ARLINGTON -- The school board unanimously agreed Thursday night to take the first step toward establishing an Early College High School on the Tarrant County College Southeast Campus.
Trustees agreed 7-0 that the district will file papers of intent with the Texas Education Agency to establish the program in collaboration with TCC.
The school would have students in grades 9 through 12 who would earn up to 60 college credits along with their high school diploma. The school would begin with a 100-student freshman class, and eventually have 400 students when all grades are added.
Students would be those who might not otherwise consider attending college, those who would like to complete their high school work early and go on to college, and others who could be considered at risk.
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Prospective students would apply to enter the new school and go through an acceptance process.
"Through this partnership, AISD students enrolled in the campus would have access to college facilities, resources and services as early as their freshman year in high school," said Superintendent Marcelo Cavazos.
The campus would allow 100 Arlington students each year to earn a high school diploma and up to 60 college credit hours during their four-year high school career. "The Southeast Campus is committed to reaching out to the AISD community to create an environment that results in the creation of a college-going culture," said TCC Southeast Campus President Bill Coppola.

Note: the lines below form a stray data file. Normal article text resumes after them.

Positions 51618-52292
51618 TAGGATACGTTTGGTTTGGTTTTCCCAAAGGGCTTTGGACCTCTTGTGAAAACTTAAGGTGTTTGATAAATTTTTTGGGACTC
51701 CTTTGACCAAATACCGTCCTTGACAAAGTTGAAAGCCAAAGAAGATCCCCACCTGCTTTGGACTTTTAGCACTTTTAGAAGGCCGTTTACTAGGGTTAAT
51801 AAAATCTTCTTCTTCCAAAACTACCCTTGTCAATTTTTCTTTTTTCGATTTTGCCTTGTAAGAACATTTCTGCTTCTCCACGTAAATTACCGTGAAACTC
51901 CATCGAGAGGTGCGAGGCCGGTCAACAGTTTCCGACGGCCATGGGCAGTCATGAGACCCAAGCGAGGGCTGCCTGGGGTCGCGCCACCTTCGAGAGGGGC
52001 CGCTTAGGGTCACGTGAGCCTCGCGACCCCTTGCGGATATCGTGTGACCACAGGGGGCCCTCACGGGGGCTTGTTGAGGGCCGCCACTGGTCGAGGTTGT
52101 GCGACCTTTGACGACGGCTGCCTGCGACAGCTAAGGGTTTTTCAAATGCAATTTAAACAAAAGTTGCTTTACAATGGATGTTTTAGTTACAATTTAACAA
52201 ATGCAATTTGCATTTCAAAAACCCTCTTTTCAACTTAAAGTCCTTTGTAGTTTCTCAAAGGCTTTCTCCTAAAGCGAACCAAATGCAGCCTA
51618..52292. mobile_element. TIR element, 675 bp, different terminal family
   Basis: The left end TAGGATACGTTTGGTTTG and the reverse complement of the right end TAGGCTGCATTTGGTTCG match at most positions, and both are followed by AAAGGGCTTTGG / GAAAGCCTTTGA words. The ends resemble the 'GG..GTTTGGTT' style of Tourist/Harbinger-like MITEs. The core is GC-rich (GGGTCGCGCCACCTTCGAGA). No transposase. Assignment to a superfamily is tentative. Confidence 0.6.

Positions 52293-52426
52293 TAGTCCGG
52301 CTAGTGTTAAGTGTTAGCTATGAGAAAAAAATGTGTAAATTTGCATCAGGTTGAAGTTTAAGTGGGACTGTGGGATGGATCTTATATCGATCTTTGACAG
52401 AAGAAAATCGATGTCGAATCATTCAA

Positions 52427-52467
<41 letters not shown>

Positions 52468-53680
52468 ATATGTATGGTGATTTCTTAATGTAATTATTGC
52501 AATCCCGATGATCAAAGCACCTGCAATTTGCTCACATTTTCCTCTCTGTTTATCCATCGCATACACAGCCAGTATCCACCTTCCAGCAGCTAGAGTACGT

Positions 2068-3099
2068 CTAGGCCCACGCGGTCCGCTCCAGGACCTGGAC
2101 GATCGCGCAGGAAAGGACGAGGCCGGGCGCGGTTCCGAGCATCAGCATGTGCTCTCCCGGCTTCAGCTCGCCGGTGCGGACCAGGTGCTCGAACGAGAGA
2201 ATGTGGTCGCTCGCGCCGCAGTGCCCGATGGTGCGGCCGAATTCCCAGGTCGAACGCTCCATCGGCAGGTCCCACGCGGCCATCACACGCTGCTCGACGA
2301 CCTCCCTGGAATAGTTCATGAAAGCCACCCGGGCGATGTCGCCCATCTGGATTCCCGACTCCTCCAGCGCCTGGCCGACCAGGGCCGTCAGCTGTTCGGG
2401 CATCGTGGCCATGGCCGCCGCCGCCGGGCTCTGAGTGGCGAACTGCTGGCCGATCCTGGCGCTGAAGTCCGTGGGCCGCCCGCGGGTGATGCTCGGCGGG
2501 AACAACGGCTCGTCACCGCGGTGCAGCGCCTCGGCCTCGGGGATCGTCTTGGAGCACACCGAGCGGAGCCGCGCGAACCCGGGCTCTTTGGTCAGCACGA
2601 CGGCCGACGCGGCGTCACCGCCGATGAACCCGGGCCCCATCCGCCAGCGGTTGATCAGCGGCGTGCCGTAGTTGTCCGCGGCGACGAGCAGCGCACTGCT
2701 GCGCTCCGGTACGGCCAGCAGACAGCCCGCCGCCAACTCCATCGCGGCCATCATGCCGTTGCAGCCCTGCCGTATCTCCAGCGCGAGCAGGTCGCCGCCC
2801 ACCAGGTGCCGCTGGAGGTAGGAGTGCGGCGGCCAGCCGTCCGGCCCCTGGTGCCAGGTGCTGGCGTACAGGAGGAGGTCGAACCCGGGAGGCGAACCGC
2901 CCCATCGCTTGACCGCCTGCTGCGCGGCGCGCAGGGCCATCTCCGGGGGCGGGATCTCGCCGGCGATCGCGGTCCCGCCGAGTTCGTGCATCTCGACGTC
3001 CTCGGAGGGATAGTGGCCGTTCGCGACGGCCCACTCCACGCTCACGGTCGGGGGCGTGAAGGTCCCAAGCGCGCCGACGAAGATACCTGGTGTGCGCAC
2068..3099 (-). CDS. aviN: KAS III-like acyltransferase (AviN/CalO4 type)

The next step is a memorandum of understanding with TCC to work out the details and shared duties, after the intent papers are filed.
Though no hard figures were presented before the preliminary step was approved, the school would be staffed with a principal, a counselor and other support staff. High school classes will be taught by public school teachers; college classes by TCC faculty. "It just doesn't get any better than this, " said board President Peter Baron before the unanimous yes vote.
Less happily, the trustees also voted 7-0 to adopt a restructuring plan for Nichols Junior High School, a campus that has missed the federal No Child Left Behind program's Adequate Yearly Progress marker for five of the past six years.
Already, the school's principal has been reassigned and an interim principal put in place. A new principal is due to be appointed in April.
One parent expressed the Nichols community's frustration during a public hearing before the vote. Several parents and teachers were present.
"We're very confused about what the situation is with the departure of Ms. Knox, who was much loved," said Carlos Badillo, who has had two sons attend the school.
"My big concern is for my friends who now have kids who are coming through. I do not understand the guidelines that we didn't meet. There's got to be a different guideline; otherwise we're going to be in the same boat next year."
Several restructuring plans could have been selected, including handing over operation of the school to the state, reopen it as a charter school, contract with a private firm to run it, or replace all or most of the staff who were held responsible for the school's failure. The district chose the last option.
By 10 p.m., the board had yet to discuss items involving the rollout of the district's Bring Your Own Technology program that will allow students to bring their own tablets, laptops and smartphones to class; development of the district's instructional model; and a legislative update.
Shirley Jinkins, 817-390-7657